Dairy cows often live bleak and unhappy lives, ending with slaughter at a young age.

Milk might seem a compassionate alternative to meat since the links between dairy products and animal cruelty aren’t generally obvious. The reality, however, is that the dairy industry is exceptionally unkind to its animals. And all dairy cows inevitably end up in the slaughterhouse.

We’ve all witnessed cows grazing grassy hillsides, and this sight doubtless gives many people reason to think that dairy cows have reasonably good lives. In reality, however, the vast majority of dairy cows never have the opportunity to graze outdoors. In Wisconsin, the state that still stamps “America’s Dairyland” on its automobile license plates, just 26 percent of cows graze pasture. The rest spend most of their lives chained or otherwise immobilized within cramped stalls. Most mega-dairies will confine upwards of 1000 cows in a single area.

For decades, cows have been relentlessly bred to increase milk yields. These breeding programs have been so successful that each cow typically produces four times more milk than did cows from the 1950s. Unfortunately, as milk production per cow has risen, disease rates have climbed as well. One of the most common illnesses associated with high milk yields is mastitis—the swelling of the mammary glands usually due to infection. Mastitis should concern any milk drinker wanting wholesome food. Milk from cows suffering mastitis inevitably contains elevated amounts of “somatic cells”—the dairy industry’s euphemism for pus.

Dairy cows are typically artificially inseminated once a year. Given that these pregnancies last nine months, this means dairy cows spend most of their lives pregnant. Like any other mammal, mother cows form powerful and immediate maternal bonds with their newborns. But in nearly all cases, the calf will be forever taken away from the mother just a day or two after birth. The dairy industry, after all, doesn’t want the calf drinking the mother’s milk—it wants all the milk to be packaged and sold. Calves are given a cheap formula that’s usually made from slaughterhouse blood products.

As you might expect, cows become extraordinarily upset upon having their calves taken away; it’s common for cows to bellow nonstop for days after being separated from their calves. In some cases, these normally gentle and placid animals will attack workers who’ve come to take their newborns. And during milking, some cows will deliberately throw kicks at employees. The problem is widespread enough that some dairies purchase metal guards that will prevent a cow from kicking while she is milked. The Centers for Disease Control has documented that in the United States alone, 108 workers were killed by beef and dairy cattle between 2003 and 2007.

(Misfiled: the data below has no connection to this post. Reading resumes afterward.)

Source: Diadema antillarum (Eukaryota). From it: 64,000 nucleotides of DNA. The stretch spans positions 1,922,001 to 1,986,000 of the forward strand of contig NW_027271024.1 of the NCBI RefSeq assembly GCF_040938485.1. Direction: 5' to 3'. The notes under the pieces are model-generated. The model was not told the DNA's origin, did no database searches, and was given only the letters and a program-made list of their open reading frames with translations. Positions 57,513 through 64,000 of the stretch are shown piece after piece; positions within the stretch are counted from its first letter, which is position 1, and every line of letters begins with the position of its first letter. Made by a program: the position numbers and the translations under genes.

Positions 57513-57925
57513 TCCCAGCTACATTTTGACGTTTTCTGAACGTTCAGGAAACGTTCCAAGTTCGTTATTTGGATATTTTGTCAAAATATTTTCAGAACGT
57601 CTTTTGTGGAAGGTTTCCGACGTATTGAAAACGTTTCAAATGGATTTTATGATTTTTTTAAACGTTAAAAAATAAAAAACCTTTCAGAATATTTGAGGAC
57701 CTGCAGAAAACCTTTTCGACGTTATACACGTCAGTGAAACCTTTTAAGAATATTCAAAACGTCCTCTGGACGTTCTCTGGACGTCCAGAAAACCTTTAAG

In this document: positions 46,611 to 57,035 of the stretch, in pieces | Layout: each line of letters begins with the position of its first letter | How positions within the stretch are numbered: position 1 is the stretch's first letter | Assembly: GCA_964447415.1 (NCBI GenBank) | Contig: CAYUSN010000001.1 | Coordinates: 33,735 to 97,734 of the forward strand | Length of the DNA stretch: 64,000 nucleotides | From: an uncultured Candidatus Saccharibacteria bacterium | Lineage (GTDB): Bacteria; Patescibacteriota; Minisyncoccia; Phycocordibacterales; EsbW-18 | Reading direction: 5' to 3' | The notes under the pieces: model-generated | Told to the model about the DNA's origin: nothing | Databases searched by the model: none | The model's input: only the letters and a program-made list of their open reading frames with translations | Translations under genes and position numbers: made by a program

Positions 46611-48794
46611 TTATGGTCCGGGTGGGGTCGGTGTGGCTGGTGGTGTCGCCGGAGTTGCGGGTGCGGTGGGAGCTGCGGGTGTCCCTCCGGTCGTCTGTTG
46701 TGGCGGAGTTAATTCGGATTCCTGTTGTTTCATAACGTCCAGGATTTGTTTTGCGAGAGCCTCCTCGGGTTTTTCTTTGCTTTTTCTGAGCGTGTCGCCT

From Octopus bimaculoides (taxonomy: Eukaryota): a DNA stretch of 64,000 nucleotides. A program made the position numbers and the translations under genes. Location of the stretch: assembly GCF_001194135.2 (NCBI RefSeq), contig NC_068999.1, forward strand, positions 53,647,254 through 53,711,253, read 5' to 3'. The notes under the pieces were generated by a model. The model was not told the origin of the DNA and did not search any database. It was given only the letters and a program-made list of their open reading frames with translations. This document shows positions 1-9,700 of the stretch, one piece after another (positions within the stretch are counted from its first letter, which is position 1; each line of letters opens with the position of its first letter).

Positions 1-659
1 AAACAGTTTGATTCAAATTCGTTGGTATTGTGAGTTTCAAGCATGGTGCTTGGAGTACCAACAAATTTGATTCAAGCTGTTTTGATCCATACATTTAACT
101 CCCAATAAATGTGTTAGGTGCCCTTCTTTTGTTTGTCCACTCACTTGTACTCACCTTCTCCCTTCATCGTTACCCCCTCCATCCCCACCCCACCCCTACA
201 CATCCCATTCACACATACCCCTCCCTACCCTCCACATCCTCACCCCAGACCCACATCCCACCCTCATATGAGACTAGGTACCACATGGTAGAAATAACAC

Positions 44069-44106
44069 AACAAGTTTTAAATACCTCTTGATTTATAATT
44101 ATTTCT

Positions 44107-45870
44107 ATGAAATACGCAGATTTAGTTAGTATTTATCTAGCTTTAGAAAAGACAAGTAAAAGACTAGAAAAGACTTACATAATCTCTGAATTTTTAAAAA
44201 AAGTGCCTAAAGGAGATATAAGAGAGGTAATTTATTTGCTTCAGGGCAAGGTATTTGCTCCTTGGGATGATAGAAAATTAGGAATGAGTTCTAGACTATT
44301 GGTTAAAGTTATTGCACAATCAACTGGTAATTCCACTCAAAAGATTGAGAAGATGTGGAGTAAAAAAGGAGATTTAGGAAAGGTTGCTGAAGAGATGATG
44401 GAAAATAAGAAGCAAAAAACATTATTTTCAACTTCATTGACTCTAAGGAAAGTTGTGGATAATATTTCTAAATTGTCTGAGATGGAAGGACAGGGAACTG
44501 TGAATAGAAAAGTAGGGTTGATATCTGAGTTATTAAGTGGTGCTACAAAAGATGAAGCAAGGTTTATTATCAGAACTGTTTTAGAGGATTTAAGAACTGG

The strain of repeated pregnancies and heavy milk production wears down the animals and frequently leads to serious health issues. One of the most widespread problems on dairies relates to “downer cows”—animals so weakened by the stresses of milk production that they’ve become unable to stand. A large-scale audit performed by the USDA in 1994 found that 5.8 percent of dairy cows entering slaughterhouses were severely lame.

Everything referenced so far in this article relates to fundamental problems that are structurally built into the dairy industry, and that can’t easily be addressed without rebuilding the industry from the ground up. But overt and deliberate animal abuse frequently enters the picture as well. There have been more than a dozen investigations revealing unconscionable cruelties at dairies, stockyards, and cow slaughterhouses. Perhaps the most disturbing of these investigations involved a facility raising dairy calves that allowed the animals to remain unprotected from the elements during a severe cold snap. That week, workers killed the severely frostbitten calves by splitting their heads with a pick-ax.

Fortunately, it’s easy to part ways with the dairy industry’s cruelty and abuse. Never has quitting dairy products required so little effort. Terrific vegan alternatives exist not just for milk, but also for cheese, ice cream, and even coffee creamer.